Density Calculations

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How low is your k? I've only run a few battles, but when my hitrate goes under 8% vs a bot which can't shoot and can't flatten, and normally its above 12%, it makes me think there is something wrong. Ill run a few more to make sure.

Straw (talk)21:33, 15 December 2013

My Anti-Surfer gun uses 4 data sets. They are k=3 of last {125 | 400 | 1500 | 4000} data points. So the least-decaying one has ~5 rounds of data, and many of the selected data points will overlap.

8% vs 12% of raw hit rate over a few battles doesn't could still be just fluctuation. If it's a normalized hit rate that might be significant... I generally run a few hundred to a few thousand battles to test a change, for what it's worth.

Voidious (talk)21:53, 15 December 2013

Its normalized calculated by DrussGT. I just did 15 battles, it seems unlikely due to random fluctuation. Is your anti-surfer gun a composite of multiple other guns? How does it work?

Straw (talk)22:10, 15 December 2013

Well, I consider it one gun. :-) But instead of a single KNN search, it does 4 of them and combines the results.

You should be able to hazard a guess at the margin of error by looking at the distribution of those 15 values. Isn't it 1.96 * standard deviation = 95% confidence interval? Edit: Er, then divided by sqrt(num battles)? I don't know, but it's not hard to find. :-)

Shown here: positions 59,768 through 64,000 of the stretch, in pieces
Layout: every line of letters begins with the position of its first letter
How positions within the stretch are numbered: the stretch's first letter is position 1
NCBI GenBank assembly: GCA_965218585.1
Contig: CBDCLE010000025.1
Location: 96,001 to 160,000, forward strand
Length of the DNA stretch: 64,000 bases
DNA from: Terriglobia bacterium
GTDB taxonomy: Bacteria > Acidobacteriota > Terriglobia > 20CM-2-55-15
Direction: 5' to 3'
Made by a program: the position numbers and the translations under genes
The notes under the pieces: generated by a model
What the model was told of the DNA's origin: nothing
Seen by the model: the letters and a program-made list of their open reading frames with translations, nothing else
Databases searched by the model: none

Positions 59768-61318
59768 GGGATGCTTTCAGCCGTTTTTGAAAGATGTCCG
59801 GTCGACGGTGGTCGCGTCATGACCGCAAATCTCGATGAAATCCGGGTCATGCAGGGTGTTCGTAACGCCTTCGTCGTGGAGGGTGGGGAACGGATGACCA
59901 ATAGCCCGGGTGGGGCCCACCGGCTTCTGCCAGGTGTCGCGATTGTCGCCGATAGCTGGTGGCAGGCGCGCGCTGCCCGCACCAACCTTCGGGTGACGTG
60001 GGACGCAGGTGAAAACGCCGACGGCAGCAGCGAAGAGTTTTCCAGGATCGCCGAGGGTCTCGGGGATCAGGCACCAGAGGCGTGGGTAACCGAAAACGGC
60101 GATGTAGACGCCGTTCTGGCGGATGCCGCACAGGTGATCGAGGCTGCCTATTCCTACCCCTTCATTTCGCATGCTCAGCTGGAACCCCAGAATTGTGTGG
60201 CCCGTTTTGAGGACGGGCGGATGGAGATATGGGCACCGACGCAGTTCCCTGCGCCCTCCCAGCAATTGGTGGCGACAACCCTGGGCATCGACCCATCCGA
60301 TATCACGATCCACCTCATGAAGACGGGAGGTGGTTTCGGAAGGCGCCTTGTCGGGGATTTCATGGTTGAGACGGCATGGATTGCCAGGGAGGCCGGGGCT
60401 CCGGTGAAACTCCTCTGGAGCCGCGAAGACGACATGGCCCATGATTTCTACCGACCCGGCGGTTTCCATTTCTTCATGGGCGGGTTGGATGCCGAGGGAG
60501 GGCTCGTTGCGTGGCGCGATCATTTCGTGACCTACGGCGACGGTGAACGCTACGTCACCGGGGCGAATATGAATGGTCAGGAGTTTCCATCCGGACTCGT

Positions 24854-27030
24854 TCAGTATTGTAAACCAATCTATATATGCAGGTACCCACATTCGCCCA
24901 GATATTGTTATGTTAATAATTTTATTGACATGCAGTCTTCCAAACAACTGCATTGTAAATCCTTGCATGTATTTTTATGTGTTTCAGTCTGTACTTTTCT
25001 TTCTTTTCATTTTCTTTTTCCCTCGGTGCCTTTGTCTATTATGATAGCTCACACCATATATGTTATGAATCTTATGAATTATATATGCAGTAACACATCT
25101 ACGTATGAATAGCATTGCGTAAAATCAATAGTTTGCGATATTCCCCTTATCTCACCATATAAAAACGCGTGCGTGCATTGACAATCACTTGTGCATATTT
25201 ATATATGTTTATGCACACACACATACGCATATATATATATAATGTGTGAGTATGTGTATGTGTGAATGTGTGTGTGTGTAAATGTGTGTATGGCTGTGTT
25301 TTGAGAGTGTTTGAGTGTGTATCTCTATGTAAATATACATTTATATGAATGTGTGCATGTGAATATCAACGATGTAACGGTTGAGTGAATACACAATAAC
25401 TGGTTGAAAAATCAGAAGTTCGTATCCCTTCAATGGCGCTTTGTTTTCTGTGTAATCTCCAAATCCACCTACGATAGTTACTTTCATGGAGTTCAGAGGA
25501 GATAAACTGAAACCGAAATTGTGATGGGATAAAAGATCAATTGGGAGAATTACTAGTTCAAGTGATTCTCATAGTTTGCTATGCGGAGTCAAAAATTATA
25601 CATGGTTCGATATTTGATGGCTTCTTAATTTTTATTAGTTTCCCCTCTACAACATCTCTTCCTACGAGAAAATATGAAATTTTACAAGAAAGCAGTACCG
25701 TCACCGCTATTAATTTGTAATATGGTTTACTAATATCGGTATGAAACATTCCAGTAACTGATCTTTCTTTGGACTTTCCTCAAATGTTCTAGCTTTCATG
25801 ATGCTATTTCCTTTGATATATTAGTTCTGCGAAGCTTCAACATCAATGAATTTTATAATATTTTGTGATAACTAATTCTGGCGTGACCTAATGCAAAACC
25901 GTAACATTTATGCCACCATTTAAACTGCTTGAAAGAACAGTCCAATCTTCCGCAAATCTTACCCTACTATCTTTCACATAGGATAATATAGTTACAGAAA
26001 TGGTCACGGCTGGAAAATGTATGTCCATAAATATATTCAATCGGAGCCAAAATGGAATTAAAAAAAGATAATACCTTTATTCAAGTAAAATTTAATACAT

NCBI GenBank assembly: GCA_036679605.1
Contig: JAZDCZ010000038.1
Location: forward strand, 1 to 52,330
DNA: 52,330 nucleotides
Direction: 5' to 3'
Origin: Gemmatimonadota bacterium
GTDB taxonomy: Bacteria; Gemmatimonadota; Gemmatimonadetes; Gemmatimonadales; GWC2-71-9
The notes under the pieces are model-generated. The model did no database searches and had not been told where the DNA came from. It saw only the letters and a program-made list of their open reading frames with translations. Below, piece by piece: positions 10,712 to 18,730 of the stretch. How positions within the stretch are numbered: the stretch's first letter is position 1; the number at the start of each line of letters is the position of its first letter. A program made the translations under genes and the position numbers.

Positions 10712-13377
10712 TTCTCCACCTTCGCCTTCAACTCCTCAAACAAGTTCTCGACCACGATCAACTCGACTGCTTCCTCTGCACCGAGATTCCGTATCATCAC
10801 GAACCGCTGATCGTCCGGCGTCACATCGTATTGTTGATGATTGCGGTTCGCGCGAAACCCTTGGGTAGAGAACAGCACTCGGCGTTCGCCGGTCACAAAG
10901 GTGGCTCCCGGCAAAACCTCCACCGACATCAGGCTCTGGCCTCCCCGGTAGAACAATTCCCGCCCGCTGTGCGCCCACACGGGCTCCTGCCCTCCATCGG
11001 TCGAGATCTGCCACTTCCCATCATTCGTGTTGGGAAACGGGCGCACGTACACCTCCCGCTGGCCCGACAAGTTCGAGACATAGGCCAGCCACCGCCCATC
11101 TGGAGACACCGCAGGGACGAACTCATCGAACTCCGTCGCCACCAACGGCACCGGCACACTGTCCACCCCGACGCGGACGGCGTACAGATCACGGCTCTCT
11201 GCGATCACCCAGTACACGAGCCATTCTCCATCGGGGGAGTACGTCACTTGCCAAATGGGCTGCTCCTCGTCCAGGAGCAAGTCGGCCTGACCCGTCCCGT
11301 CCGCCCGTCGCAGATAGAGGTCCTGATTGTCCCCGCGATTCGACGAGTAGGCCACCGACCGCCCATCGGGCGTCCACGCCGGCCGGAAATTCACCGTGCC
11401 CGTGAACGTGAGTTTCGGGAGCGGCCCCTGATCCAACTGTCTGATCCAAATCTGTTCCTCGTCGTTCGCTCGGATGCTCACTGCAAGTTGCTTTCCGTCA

Voidious (talk)22:20, 15 December 2013

Does it use different trees for the different searches? Isn't that assuming a normal distribution? The mean and stdev for k = 1 are 12.12 and .34, for k = 100 (at max) its 9.26 and .36. Seems significant. Haven't tried intermediate values, k = 2 seemed to decrease performance, but I didn't do a careful study.

Straw (talk)22:55, 15 December 2013

Yes, different trees. It does assume a normal distribution, but I think that's at least in the ballpark.

I'm not sure, but if going from k=1 to k=2+ produces a significantly different result, that seems strange. I'd probably spend some time trying to suss out bugs. Like what if you do k=2 and only consider the 2nd point, so there's still only 1 point in your kernel density? Or what if you do k=1 but then feed two of that point into your kernel density?

Voidious (talk)19:54, 16 December 2013